Bayesian View of Galaxy Evolution
The Universe is pretty huge, and to understand it we need to collect vast amounts of data. The Hubble Telescope is just one of many telescopes collecting data from the Universe. Hubble alone produces 17.5 GB of raw science data each week. That means since its launch to low earth orbit in April 1990, it’s collected roughly a block of data equivalent in size to 6 million mp3 songs! With the launch of NASA’s James Webb Telescope just around the corner – (a tennis court sized space telescope!), the amount of raw data we can collect from the Universe is going to escalate dramatically. In order to decipher what this data is telling us about the Universe we need to use sophisticated statistical techniques. In this post I want to talk a bit about a particular technique I’ve been using called a Markov-Chain-Monte-Carlo (MCMC) simulation to learn about galaxy evolution.
Before we dive in into the statistics let me try and explain what I’m trying to figure out. We can model galaxy evolution by looking at a galaxy’s star formation rate (SFR) over time. Basically we want know to how fast a particular galaxy is making stars at any given time. Typically, a galaxy has an initial constant high SFR then at a time called t quench (tq) it’s SFR decreases exponentially which is characterised by a number called tau. Small tau means the galaxy stops forming stars, or is quenched, more rapidly. So overall for each galaxy we need to determine two numbers tq and tau to figure out how it evolved. Figure 1 shows what this model looks like.
Figure 1: Model of a single galaxy’s SFR over time. Showing an initial high constant SFR, follow by a exponential quench at tq.
To calculate these two numbers, tq and tau, we look at the colour of the galaxy, specifically the UVJ colour I mentioned in my last post. We then compare this to a predicted colour of a galaxy for a specific value of tq and tau. The problem is that there are many different combinations of tq and tau, how to we find the best match for a galaxy? We use a MCMC simulation to do this.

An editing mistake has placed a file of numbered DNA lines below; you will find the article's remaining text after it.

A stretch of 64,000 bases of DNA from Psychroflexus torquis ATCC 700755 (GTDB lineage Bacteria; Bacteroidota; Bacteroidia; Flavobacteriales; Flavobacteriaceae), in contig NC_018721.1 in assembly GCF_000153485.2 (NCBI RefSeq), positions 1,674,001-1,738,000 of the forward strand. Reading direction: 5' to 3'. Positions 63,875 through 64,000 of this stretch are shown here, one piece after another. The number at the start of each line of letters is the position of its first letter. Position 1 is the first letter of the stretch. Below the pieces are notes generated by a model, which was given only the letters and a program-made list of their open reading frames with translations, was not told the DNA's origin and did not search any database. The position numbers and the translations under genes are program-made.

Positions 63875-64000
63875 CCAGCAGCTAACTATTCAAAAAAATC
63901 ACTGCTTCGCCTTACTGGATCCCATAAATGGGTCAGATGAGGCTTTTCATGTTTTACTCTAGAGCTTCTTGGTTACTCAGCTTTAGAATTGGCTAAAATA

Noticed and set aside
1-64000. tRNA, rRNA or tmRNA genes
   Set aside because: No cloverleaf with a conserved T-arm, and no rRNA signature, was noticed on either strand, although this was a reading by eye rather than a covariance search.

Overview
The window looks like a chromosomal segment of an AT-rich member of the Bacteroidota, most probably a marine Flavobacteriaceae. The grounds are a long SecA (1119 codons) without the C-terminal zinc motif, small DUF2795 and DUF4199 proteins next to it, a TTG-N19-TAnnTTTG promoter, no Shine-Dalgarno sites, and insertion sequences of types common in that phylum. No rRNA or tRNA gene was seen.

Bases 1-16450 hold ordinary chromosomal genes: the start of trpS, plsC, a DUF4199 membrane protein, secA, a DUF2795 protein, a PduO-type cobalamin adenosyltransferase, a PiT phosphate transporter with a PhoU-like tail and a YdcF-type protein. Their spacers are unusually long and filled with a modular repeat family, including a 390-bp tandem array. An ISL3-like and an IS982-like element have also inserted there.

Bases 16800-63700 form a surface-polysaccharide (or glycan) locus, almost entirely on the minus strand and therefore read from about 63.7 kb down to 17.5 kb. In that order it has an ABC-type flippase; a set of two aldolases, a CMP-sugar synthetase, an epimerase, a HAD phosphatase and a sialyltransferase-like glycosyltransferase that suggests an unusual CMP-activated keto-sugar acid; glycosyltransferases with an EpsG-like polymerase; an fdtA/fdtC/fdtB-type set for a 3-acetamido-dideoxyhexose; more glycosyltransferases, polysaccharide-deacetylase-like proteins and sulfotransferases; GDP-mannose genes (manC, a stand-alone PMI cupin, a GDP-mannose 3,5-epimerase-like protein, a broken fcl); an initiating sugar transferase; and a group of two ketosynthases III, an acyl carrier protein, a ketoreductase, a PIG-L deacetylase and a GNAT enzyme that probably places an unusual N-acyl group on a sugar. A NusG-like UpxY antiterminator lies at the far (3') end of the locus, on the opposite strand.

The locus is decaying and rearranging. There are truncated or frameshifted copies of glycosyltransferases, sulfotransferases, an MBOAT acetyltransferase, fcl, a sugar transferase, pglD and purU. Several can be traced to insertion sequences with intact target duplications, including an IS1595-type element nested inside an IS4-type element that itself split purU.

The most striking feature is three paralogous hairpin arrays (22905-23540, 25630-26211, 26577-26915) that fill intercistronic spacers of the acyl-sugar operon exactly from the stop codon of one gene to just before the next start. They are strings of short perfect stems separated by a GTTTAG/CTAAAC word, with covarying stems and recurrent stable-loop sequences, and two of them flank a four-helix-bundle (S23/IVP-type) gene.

The first MC – Markov-Chain – just means an efficient random walk. We send “walkers” to have a look around for a good tq and tau, but the direction we send them to walk at each step depends on how good the tq and tau they are currently at is. The upshot of this is we quickly home in on a good value of tq and tau. The second MC – Monte Carlo – just picks out random values of tq and tau and tests how good they are by comparing the UVJ colours and our SFR model. Figure 2 shows a gif of a MCMC simulation of a single galaxy. The histograms shows the positions of the walkers searching the tq and tau space, and the blue crosshair shows the best fit value of tq and tau at every step. You can see the walkers homing in and settling down on the best value of tq and tau. I ran this simulation by running a modified version of the starpy code.
Figure 2: MCMC simulation for a single galaxy, pictured in the top right corner. Main plot shows density of walkers. Marginal histograms show 1D projections of walker densities. Blue crosshair shows best fit values of tq and tau at each step.
The maths that underpins this simulation is called Bayesian Statistics, and it’s quite a novel way of thinking about parameters and data. The main difference is that instead of treating unknown parameters as fixed quantities with associated error, they are treated as random variables described by probability distributions. It’s quite a powerful way of looking at the Universe! I’ve left all of the gory maths detail about MCMC out but if you’re interested an article by a DPhil student here at Oxford does are really good job of explaining it here.
So how does this all relate to galaxy morphology, and Galaxy Zoo classifications? I’m currently running the MCMC simulation showing in Figure 2 over the all the galaxies in the COSMOS survey. This is really cool because apart from getting to play with the University of Oxford’s super computer (544 cores!), I can use galaxy zoo morphology to see if the SFR of a galaxy over time is dependent on the galaxy’s shape, and overall learn what the vast amount of data I have says about galaxy evolution.